Development, Machine Learning, Spatial Computing

In the Era of Multi-Dimensional Computing, XR is the Future of Front-End; AI is the Future of Back-End

Yes, this post is intentionally over-loading the concepts of front-end and back-end, why do you ask?

Today, Apple announced the Apple Vision Pro – after years of speculation, I legitimately teared up watching the keynote today when I experienced my “one more thing” moment and saw another pivotal moment for the future of embodied, spatial computing devices.

My work over the past ten+ (wtf?) years has focused on emerging technologies, primarily spatial computing and machine learning – so this moment is pretty spectacular to see. We’re entering a new age where generative AI can create infinite worlds of content as a tool to aid and augment human creativity and understanding, and with today’s announcement, we’re creeping ever-closer to advancements in spatial computing hardware that allows us to experience technology in ways that allow us to use our natural cognition to better facilitate our relationship to information.

The internet has changed our lives dramatically over the past two decades. Digital platforms expose us to a constant barrage of news, updates, and content. We can connect with others around the world instantaneously, watch videos on virtually any conceivable topic, and instantly shop at millions of stores from the palm of our hands.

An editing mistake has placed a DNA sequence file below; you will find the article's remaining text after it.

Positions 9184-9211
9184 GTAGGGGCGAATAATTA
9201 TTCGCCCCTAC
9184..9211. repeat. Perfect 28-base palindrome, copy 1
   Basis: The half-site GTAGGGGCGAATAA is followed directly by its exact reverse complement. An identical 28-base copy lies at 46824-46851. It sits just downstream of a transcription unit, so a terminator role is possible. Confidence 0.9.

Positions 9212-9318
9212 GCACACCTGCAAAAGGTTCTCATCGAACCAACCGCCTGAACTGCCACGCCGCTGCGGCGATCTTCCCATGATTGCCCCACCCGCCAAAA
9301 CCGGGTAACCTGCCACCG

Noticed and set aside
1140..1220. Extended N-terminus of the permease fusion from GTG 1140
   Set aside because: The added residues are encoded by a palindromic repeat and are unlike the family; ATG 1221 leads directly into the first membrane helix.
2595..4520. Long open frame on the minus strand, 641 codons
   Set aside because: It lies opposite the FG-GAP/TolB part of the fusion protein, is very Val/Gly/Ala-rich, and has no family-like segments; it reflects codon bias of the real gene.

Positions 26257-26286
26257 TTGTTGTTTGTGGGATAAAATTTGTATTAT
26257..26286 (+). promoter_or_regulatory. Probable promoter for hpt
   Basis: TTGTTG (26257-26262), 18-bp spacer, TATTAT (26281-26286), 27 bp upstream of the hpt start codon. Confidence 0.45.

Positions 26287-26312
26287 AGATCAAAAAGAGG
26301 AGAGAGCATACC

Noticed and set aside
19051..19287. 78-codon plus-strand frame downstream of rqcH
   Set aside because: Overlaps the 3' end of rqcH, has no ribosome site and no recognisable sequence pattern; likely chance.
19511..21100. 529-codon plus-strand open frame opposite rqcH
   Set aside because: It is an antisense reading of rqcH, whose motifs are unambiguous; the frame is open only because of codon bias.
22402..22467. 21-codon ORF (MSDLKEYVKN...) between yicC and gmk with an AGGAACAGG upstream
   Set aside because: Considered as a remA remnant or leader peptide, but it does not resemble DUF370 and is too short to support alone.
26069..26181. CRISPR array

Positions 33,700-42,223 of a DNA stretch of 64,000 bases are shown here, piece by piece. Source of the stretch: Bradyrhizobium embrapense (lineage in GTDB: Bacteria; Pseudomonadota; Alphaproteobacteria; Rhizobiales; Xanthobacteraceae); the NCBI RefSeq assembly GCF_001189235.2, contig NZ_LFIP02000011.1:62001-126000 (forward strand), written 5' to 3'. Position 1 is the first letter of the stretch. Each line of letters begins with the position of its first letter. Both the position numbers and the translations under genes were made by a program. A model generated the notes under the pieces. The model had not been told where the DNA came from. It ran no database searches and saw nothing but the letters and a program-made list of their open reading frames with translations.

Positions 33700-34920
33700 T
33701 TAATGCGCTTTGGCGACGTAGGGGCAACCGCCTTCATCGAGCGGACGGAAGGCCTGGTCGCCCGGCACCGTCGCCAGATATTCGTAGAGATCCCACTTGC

When people talk about AI, the metaverse, web3, – they’re coming up with new ways to describe future iterations of the applications and devices that we’re already using today. The ideas speak to a continually blurring line for how we experience technology in our daily lives.

At the core, this is all about changing the way that we engage with information, each other, and the world around us. That means that we’re seeing the best of people, but the existing power structures and problems that we face in the physical world will be replicated unless we take explicit action to stop that.

It’s a rapidly evolving, complicated space. For a wide range of creators – whether they’re working on spatial computing and artificial intelligence technologies or not – generative AI presents complicated sentiments. Some go so far as to call all artificial intelligence as being “anti-human”, while others are pushing the boundary in how the technology can be used to create new art forms.

All of this work is pushing forward two key areas:

  • The way that computational systems are designed to process and create systems for navigating and exploring data (artificial intelligence)
  • The forms available to humans to interact with new types of applications and interfaces (spatial computing)

When we think about experiential computing as an overarching umbrella that encompasses artificial intelligence as the “back-end” and XR as the “front-end”, the way that these two types of technology interplay with one another becomes quite clear. They are not separable paradigms – independently, they will hit a limit to their evolution far earlier than they will when we begin to think of XR as a multi-modal presentation layer for the way that machines predict input and recall information.

We’re in for a wild ride the next few years.